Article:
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Date: Tue, 30 May 2017 18:50:15 +0200
From: Solar Designer <>
Subject: Re: Linux kernel: stack buffer overflow with controlled payload in get_options() function

Hi all,

Kurt CC'ed me, implying I should comment.  So I will.

I think Daniel is mostly right about the technical aspects of the issue.
For most setups, it's non-security.

Roee Hay brought the below related issue to the distros list on May 16:

I didn't participate in the discussion about it on distros as others
appeared to be handling it OK'ish (within list policy).  In that
discussion, Jason A. Donenfeld asked about init=/bin/sh, to which Roee
Hay replied:

| Great question! I think your point is perfectly valid, however please note that at least for the late AOSP boot/recovery images, the rootfs has contains a very limited set of binaries (see next). Moreover, a bootloader vuln could theoretically give you partial control only over the kernel cmdline (e.g. 'init=' and such are filtered, but 'lp=' is not).
| Nexus 6:
| shamu:/ # ls -la /sbin
| adbd  healthd  slideshow ueventd  watchdogd
| Nexus 6P:
| angler:/ # ls /sbin
| adbd  healthd  ueventd  watchdogd

This might or might not be a valid point, but I think handling the issue
via the distros list (and thus with an embargo) was wrong.  It would
have been better to have this discussion (if we must) on oss-security
right away, rather than only now when a second related issue is brought
in here later same month.

Going forward, I think I should insist that such mostly non-security and
minor issues be made public right away.  Unfortunately, this will be
spammy to oss-security, like this thread maybe was, but we do have a
policy to bring everything from distros to oss-security eventually
anyway, and I do not want to introduce my own judgement on what's a
security issue vs. not, especially in cases where opinions vary as we've
seen in this thread.

Luckily, the latest issue that started this thread wasn't ever on the
distros list.  That's an improvement.

On Tue, May 30, 2017 at 09:36:22AM -0600, Kurt Seifried wrote:
> Red Hat is only associated with this in so far as I happen to work for Red
> Hat and I typically do the CVE assignments on the distros@ list (where this
> issue was initially reported).

I guess Daniel might be associating the other side's arguments with Red
Hat's because Florian was posting from a address.  I have no
idea whether Florian actually spoke on behalf of Red Hat or not, but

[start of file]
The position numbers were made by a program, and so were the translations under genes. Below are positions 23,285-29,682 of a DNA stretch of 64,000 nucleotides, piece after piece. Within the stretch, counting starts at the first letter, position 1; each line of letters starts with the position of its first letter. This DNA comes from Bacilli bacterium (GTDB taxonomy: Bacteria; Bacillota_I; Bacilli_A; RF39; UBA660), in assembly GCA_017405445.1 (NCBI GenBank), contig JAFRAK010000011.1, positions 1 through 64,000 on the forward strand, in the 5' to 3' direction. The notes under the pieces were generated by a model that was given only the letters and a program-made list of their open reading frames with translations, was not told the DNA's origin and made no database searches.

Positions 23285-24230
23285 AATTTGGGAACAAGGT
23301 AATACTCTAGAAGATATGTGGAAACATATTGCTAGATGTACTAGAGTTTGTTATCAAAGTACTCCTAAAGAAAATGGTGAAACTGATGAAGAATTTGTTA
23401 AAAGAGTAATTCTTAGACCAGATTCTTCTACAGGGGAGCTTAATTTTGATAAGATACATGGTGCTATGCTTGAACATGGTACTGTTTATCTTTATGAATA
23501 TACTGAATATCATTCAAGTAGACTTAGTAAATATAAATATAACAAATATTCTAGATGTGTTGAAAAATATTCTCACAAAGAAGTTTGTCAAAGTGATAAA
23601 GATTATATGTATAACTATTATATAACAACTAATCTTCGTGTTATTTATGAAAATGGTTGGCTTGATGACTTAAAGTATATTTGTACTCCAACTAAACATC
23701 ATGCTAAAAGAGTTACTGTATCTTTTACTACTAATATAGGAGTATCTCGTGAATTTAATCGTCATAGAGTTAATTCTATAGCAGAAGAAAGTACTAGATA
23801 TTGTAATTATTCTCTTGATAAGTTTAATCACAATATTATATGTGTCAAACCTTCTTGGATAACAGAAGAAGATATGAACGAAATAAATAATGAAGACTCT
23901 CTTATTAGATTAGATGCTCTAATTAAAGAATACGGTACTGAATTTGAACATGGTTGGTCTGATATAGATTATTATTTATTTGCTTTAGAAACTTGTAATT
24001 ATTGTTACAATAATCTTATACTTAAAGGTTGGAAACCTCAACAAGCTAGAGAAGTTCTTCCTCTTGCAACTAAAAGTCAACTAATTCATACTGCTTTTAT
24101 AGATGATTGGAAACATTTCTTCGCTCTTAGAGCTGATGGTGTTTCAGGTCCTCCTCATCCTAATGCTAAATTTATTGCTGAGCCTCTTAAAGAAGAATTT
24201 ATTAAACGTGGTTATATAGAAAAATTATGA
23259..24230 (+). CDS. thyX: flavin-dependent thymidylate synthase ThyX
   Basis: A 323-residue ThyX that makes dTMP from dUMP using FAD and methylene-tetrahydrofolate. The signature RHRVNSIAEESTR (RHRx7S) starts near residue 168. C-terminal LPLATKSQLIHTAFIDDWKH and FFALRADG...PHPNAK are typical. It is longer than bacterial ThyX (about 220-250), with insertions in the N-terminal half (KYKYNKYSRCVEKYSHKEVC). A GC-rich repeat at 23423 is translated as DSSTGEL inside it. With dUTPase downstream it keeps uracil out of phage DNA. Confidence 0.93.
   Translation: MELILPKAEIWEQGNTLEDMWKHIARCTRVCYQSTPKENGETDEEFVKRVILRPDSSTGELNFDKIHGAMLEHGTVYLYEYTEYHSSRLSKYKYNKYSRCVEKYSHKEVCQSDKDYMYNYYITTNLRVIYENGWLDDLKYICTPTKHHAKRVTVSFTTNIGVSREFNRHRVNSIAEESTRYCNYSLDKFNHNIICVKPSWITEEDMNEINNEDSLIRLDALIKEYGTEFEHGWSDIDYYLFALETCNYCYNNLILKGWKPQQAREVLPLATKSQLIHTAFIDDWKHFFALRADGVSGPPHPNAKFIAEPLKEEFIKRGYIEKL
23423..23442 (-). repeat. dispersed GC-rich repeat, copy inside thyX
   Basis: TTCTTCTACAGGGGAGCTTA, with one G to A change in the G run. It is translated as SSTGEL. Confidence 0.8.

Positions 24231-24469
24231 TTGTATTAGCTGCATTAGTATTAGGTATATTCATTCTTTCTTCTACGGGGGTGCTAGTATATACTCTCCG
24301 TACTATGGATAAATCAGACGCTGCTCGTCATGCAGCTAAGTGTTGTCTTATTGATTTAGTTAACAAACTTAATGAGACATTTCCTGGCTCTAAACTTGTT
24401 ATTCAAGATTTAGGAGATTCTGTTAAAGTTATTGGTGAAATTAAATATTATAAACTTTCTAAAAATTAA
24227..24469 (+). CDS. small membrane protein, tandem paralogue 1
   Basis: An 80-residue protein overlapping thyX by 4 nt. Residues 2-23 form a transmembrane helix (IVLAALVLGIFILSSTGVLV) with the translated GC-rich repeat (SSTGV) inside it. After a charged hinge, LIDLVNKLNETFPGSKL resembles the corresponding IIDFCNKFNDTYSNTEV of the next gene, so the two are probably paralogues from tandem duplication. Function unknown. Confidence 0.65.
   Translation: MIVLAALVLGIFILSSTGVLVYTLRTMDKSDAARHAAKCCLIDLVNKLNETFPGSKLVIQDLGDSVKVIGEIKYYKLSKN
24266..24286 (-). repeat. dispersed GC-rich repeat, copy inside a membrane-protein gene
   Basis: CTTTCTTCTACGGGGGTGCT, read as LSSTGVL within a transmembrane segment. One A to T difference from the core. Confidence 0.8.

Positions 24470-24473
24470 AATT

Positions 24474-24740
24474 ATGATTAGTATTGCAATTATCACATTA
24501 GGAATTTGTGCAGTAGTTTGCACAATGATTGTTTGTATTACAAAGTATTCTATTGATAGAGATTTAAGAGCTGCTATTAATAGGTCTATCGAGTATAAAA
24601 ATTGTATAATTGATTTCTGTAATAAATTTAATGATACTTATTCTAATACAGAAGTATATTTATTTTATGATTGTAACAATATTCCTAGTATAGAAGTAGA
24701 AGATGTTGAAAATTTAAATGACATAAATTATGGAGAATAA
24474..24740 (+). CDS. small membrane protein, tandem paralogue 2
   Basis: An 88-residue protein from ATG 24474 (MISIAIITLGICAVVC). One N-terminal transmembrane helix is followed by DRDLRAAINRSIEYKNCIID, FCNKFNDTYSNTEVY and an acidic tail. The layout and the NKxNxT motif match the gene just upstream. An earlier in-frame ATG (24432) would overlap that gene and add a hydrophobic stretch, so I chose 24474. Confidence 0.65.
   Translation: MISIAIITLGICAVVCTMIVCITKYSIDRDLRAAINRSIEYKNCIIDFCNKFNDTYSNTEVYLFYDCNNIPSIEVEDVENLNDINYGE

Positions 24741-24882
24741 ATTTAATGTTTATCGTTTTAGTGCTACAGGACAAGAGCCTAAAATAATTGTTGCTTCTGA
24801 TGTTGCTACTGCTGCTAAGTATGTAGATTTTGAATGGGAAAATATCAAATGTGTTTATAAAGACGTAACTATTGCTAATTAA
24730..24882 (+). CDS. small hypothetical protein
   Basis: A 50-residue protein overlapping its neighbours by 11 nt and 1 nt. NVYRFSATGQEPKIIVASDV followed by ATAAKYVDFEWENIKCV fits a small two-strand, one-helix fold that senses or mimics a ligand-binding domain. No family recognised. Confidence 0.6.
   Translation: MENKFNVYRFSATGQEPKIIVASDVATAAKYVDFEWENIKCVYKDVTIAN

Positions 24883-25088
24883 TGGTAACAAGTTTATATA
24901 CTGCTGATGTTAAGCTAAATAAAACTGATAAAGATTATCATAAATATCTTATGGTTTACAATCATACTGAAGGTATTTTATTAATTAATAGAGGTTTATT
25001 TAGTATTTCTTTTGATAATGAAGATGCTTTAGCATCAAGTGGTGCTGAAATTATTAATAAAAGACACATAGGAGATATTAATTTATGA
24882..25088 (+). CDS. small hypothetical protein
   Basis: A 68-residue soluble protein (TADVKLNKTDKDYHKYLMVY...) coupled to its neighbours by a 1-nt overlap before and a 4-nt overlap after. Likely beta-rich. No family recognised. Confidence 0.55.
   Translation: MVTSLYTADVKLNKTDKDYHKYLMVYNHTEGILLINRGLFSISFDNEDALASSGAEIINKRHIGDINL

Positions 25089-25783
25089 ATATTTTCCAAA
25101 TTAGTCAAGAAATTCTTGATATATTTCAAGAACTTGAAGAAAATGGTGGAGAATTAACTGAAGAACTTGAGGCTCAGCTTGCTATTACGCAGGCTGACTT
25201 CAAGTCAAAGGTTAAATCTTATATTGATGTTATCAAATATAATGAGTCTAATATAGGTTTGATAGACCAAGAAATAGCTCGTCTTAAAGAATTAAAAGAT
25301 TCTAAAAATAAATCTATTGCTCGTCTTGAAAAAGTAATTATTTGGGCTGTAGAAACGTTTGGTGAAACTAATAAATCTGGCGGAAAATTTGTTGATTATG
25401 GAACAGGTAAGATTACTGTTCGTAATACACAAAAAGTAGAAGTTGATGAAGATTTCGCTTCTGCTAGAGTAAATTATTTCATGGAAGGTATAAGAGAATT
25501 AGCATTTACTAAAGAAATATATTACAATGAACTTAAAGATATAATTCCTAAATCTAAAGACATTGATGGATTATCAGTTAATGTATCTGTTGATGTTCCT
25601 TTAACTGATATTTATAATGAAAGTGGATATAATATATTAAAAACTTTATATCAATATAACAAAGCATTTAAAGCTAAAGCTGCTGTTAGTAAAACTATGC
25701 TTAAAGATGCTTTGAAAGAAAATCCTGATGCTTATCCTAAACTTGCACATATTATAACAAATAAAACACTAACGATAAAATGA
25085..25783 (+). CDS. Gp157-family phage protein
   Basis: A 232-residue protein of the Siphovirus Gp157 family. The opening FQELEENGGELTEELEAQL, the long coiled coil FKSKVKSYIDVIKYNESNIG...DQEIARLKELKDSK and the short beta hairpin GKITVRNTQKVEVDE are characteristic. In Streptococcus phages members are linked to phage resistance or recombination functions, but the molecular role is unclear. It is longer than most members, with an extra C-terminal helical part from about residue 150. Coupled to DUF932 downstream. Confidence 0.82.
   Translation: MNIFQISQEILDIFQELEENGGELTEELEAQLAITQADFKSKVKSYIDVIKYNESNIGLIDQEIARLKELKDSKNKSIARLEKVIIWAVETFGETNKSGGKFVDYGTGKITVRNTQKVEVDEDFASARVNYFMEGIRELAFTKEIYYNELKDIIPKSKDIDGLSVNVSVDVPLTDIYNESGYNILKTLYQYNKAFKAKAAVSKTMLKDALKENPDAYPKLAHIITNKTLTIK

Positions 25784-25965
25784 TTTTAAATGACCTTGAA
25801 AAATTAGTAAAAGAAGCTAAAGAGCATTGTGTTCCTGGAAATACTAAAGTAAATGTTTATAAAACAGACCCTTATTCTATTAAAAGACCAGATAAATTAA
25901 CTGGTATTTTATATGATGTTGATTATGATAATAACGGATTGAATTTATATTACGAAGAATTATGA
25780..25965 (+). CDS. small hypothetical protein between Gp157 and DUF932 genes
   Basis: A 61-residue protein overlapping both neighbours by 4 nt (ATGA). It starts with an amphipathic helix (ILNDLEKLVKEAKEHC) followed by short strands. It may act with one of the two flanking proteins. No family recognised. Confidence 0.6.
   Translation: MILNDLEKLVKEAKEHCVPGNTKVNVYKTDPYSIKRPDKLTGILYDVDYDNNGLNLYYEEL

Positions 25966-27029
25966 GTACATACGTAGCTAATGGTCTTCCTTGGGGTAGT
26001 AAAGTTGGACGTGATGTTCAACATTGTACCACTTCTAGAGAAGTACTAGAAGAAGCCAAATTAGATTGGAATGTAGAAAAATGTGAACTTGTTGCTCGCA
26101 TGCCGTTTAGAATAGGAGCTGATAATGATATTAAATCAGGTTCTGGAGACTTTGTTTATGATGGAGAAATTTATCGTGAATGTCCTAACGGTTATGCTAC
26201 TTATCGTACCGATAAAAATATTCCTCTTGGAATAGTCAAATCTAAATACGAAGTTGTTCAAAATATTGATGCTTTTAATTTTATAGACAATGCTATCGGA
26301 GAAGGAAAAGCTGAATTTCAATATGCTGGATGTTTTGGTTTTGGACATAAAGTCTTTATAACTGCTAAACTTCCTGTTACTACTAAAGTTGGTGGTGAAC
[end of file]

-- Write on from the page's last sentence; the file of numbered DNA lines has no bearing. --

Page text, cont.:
either way I think the focus on Red Hat is excessive - e.g., in the
distros list thread on the previous issue, another distro vendor
inquired about the proposed public disclosure date, implying they also
might care.  A better summary would be: understanding & opinions vary.

> > Sorry for thinking that this should be about something more than
> > padding CVs and marketing materials.
> I suggest then you take this up with the original researcher if you're
> worried about people padding their CVs.

I am not happy about judging other people (especially as I could be
wrong) nor moderating the list based on such criteria.  It's irrelevant
what someone's motivation is.(*)  It's relevant whether the messages are
valuable, which I admit is questionable here.  Sometimes things get
way too spammy such as in message wording or count.  In this thread,
we're probably above the message count that this topic is worth.

(*) While motivation is irrelevant to list moderation, it is
nevertheless relevant to processes in this and related communities,
which might affect software security.  It may also be relevant to risks
from individual security issues, such as when some issues are first
sold to a bug bounty program and are only made public when there's
upstream fix.  But I digress.

> This discussion isn't
> productive/helpful and I suggest you take it off list.

To me, it looks like the discussion had already ended, even if without
people getting on the same page, by the time Kurt posted.  I can only
confirm that, yes, we should probably end this thread here unless
someone has something entirely new to add.


P.S. What a waste of time.

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